I was coaching several panelists on how to make a virtual webinar/meeting more interesting and I suggested they “show and tell” something about themselves and/or the topic.
In this case, they were talking about disinfecting surgical tools and I asked, “So, do you have a tool that you can actually SHOW the audience?” Why yes! she had a hemostatic clamp that she could show where all the crud can build up and how important it is to disinfect the instrument properly! (It actually looks like scissors.)
Excellent news! I suggested that she actually practice using the prop in front of the camera and use a pencil or something to point at specific areas. Ideally, the audience should be able to see the entire prop within their field of vision of your camera. If and when they need to see detail, you need to hold it closer to the camera.
Well, during the webinar, she expertly showed the clamp and told some interesting things about it. The result? She was the hit of the conference!
Simply put, props bring your words to life. You can use props to strengthen your audience’s ability to visualize, understand, accept, and remember an idea, concept, or theme during a meeting, webinar, or panel discussion.
Here are a few examples to help spur your thinking:
ENHANCERS. For a meeting about oyster restoration in the Chesapeake Bay, one panelist brought an actual local oyster, another brought in a replica of a non-native oyster, and another brought in a piece of aqua farming material. It set the context in real-world terms. These props enhanced our understanding and appreciation for the topic.
THEATRICAL. Actors use props to help the audience believe and follow what they are saying. Moderators and panelists can too. For example, hold up the magazine or book you are quoting.
METAPHORICAL. Metaphorical props are used to make or reinforce your point. For example, show a Slinky® to illustrate the need for flexibility or a telescoping spyglass to show how strategic, business, and operational plans all need to be integrated with each other.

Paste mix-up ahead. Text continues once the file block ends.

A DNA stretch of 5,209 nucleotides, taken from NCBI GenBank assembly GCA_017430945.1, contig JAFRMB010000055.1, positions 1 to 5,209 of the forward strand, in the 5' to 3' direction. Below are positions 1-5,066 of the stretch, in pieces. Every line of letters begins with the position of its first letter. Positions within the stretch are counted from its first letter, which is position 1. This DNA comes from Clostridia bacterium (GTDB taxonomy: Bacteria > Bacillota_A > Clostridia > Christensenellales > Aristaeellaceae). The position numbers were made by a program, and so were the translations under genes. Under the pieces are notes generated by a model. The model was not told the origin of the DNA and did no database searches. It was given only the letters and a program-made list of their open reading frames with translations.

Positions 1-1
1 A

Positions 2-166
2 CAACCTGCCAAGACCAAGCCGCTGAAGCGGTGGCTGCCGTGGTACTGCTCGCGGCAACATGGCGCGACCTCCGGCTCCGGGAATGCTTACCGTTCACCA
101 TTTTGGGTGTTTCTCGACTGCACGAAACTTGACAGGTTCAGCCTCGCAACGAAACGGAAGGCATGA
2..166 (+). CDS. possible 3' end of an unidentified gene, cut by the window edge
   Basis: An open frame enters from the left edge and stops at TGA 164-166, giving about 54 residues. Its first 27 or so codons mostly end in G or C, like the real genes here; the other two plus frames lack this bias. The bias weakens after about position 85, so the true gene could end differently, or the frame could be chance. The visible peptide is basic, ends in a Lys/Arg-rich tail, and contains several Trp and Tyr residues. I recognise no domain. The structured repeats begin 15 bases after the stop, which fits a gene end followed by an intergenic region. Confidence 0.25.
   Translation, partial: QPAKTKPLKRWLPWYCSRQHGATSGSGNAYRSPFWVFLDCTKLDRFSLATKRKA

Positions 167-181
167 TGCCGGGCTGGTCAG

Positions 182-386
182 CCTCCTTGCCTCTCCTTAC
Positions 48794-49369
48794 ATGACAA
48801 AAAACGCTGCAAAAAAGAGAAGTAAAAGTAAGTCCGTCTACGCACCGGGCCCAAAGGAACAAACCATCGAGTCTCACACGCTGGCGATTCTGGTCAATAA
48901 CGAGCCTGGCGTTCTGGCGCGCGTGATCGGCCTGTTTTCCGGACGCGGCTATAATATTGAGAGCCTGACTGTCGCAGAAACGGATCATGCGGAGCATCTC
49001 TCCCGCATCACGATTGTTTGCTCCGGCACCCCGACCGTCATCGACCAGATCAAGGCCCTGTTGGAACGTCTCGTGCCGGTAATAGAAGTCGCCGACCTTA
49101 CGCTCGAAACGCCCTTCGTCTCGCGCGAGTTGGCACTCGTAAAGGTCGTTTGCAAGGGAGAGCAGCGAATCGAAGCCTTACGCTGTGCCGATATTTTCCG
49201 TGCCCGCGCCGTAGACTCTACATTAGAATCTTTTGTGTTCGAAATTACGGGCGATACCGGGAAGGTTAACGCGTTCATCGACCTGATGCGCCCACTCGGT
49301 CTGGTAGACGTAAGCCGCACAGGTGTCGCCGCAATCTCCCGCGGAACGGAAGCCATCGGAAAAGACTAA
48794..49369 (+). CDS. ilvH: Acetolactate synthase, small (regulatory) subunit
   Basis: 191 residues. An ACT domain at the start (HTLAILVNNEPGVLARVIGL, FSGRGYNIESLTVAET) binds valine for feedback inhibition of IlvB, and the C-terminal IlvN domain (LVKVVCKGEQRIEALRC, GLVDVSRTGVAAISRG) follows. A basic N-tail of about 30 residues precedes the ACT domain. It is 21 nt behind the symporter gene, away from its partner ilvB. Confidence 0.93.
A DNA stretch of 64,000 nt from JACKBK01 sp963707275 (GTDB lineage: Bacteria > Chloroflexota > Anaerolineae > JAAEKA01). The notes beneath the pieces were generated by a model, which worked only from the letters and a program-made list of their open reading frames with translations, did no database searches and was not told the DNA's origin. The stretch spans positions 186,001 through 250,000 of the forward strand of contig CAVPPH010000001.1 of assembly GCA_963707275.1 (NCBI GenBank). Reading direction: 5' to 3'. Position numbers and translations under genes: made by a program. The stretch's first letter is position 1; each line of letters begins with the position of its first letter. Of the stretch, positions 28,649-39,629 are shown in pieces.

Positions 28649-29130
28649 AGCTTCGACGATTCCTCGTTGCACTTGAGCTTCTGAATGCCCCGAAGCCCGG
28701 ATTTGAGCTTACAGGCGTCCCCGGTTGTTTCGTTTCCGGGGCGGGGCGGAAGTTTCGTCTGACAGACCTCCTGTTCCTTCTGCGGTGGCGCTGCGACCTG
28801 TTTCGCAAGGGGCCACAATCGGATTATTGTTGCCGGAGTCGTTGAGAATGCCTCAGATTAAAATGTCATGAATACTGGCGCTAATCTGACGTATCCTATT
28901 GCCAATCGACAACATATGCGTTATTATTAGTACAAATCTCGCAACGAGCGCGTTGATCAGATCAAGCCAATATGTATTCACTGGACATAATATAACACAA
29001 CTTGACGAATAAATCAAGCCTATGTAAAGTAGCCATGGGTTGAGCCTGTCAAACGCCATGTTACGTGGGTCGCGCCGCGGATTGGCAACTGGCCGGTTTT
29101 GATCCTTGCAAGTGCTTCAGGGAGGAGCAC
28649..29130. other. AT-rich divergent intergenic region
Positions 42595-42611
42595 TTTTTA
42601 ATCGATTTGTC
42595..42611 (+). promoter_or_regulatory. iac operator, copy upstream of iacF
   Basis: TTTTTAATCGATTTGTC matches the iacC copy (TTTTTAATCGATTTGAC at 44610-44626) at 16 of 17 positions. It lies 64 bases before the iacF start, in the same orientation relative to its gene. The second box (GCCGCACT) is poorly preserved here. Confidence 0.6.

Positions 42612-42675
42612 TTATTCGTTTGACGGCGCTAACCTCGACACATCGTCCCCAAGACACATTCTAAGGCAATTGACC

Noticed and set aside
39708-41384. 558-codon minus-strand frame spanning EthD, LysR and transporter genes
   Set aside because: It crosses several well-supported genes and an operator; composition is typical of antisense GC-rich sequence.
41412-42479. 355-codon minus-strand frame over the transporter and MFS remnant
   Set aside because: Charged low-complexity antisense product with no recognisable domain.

MODEL. A model is a representation (usually smaller) of an object, person, or concept. Although you cannot bring a bulldozer into a meeting, you can certainly bring a toy bulldozer with you! Doctors often point to an organ model as they explain a physiological problem.
Or take us on a tour of your home, office, or location. Just make sure you can walk around with your camera!
In a pinch, use a slide that is a picture of the prop—just in case they can’t bring it to the meeting because it’s too big, too small, too dangerous, or too weird.
And don’t forget the opportunity to use Show & Tell as an icebreaker!
For more information about how to lead your team in the virtual environment, use these resources.
KRISTIN ARNOLD, MBA, CPF | Master, CSP is a high-stakes meeting facilitator and professional panel moderator. She’s been facilitating teams of executives and managers in making better decisions and achieving greater results for over 27 years. She is the author of the award-winning book, Boring to Bravo: Proven Presentation Techniques to Engage, Involve and Inspire Audiences to Action. Her latest book, 123 Ways to Add Pizazz to a Panel Discussion was published in January 2021.
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Photo by Benson Low on Unsplash